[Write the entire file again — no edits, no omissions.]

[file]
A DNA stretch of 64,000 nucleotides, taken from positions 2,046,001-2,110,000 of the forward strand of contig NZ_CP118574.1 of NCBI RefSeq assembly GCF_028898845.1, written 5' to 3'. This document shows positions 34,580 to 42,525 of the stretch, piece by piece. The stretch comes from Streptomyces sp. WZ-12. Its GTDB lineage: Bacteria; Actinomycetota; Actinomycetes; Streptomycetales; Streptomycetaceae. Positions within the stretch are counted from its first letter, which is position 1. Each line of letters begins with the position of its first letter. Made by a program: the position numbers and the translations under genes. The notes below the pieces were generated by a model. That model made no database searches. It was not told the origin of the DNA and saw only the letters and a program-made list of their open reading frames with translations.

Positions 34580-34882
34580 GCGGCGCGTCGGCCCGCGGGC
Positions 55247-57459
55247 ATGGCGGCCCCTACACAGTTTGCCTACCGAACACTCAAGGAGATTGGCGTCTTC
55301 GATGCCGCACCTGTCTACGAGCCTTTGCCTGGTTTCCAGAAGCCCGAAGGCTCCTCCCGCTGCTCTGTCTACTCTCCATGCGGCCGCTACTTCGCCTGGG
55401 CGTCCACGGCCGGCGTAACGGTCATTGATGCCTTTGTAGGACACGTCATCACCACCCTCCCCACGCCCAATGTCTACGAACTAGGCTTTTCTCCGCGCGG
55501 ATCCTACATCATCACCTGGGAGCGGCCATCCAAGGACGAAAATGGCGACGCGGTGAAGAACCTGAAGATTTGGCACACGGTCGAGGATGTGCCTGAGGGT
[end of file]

A DNA stretch of 64,000 nucleotides, taken from positions 2,046,001-2,110,000 of the forward strand of contig NZ_CP118574.1 of NCBI RefSeq assembly GCF_028898845.1, written 5' to 3'. This document shows positions 34,580 to 42,525 of the stretch, piece by piece. The stretch comes from Streptomyces sp. WZ-12. Its GTDB lineage: Bacteria; Actinomycetota; Actinomycetes; Streptomycetales; Streptomycetaceae. Positions within the stretch are counted from its first letter, which is position 1. Each line of letters begins with the position of its first letter. Made by a program: the position numbers and the translations under genes. The notes below the pieces were generated by a model. That model made no database searches. It was not told the origin of the DNA and saw only the letters and a program-made list of their open reading frames with translations.

Positions 34580-34882
34580 GCGGCGCGTCGGCCCGCGGGC
Positions 55247-57459
55247 ATGGCGGCCCCTACACAGTTTGCCTACCGAACACTCAAGGAGATTGGCGTCTTC
55301 GATGCCGCACCTGTCTACGAGCCTTTGCCTGGTTTCCAGAAGCCCGAAGGCTCCTCCCGCTGCTCTGTCTACTCTCCATGCGGCCGCTACTTCGCCTGGG
55401 CGTCCACGGCCGGCGTAACGGTCATTGATGCCTTTGTAGGACACGTCATCACCACCCTCCCCACGCCCAATGTCTACGAACTAGGCTTTTCTCCGCGCGG
55501 ATCCTACATCATCACCTGGGAGCGGCCATCCAAGGACGAAAATGGCGACGCGGTGAAGAACCTGAAGATTTGGCACACGGTCGAGGATGTGCCTGAGGGT